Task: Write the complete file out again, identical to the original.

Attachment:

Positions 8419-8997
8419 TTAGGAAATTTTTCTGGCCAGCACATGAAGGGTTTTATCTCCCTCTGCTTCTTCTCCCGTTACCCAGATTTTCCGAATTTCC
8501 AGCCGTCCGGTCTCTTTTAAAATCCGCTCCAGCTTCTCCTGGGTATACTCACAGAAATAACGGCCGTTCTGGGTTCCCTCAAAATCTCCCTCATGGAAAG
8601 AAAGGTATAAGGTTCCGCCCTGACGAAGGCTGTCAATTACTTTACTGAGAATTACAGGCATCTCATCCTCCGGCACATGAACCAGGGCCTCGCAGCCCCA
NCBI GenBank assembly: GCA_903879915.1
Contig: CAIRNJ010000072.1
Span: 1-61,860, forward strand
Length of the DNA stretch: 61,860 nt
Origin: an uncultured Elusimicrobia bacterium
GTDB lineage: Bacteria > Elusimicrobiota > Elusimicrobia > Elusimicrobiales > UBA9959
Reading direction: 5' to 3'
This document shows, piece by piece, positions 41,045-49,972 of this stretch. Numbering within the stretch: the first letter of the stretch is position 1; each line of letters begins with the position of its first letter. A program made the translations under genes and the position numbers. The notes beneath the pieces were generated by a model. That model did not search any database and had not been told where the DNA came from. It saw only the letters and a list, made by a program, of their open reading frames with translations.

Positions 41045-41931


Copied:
Positions 8419-8997
8419 TTAGGAAATTTTTCTGGCCAGCACATGAAGGGTTTTATCTCCCTCTGCTTCTTCTCCCGTTACCCAGATTTTCCGAATTTCC
8501 AGCCGTCCGGTCTCTTTTAAAATCCGCTCCAGCTTCTCCTGGGTATACTCACAGAAATAACGGCCGTTCTGGGTTCCCTCAAAATCTCCCTCATGGAAAG
8601 AAAGGTATAAGGTTCCGCCCTGACGAAGGCTGTCAATTACTTTACTGAGAATTACAGGCATCTCATCCTCCGGCACATGAACCAGGGCCTCGCAGCCCCA
NCBI GenBank assembly: GCA_903879915.1
Contig: CAIRNJ010000072.1
Span: 1-61,860, forward strand
Length of the DNA stretch: 61,860 nt
Origin: an uncultured Elusimicrobia bacterium
GTDB lineage: Bacteria > Elusimicrobiota > Elusimicrobia > Elusimicrobiales > UBA9959
Reading direction: 5' to 3'
This document shows, piece by piece, positions 41,045-49,972 of this stretch. Numbering within the stretch: the first letter of the stretch is position 1; each line of letters begins with the position of its first letter. A program made the translations under genes and the position numbers. The notes beneath the pieces were generated by a model. That model did not search any database and had not been told where the DNA came from. It saw only the letters and a list, made by a program, of their open reading frames with translations.

Positions 41045-41931